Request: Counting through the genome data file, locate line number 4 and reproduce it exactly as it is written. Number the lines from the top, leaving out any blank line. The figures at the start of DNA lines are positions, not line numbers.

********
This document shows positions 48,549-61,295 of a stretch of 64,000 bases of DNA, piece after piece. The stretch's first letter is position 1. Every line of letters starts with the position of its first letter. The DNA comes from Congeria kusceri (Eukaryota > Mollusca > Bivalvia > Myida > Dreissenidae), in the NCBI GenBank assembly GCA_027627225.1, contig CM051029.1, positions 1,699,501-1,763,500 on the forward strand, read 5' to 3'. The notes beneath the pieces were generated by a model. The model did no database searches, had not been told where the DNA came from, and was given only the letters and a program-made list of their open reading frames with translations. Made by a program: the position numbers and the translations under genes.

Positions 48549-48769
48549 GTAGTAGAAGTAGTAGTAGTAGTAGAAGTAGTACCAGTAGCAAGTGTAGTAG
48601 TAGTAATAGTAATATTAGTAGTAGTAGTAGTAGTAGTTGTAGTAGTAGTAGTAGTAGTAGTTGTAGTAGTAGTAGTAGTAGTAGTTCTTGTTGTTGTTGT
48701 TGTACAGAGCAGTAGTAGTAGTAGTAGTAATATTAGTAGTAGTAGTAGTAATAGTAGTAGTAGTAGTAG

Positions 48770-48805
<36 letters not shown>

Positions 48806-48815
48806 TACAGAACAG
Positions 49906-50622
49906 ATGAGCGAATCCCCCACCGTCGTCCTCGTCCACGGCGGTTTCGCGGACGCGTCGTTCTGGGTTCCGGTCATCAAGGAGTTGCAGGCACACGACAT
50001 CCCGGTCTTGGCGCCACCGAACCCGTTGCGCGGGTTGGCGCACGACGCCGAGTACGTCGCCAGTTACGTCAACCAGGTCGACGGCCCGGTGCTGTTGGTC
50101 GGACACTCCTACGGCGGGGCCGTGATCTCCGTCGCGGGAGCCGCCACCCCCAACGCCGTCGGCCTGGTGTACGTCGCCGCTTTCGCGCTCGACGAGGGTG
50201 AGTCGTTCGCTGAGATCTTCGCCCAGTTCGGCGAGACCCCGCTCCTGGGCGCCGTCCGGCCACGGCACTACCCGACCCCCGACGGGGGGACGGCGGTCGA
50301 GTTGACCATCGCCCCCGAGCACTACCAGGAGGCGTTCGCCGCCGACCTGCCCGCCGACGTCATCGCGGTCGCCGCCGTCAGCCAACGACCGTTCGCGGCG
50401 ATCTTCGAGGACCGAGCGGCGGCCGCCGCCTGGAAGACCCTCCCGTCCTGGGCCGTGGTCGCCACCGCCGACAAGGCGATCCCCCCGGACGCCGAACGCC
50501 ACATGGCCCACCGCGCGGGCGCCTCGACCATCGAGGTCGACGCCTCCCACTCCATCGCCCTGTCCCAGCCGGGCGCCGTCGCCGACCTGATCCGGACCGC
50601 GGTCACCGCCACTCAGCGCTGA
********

48601 TAGTAATAGTAATATTAGTAGTAGTAGTAGTAGTAGTTGTAGTAGTAGTAGTAGTAGTAGTTGTAGTAGTAGTAGTAGTAGTAGTTCTTGTTGTTGTTGT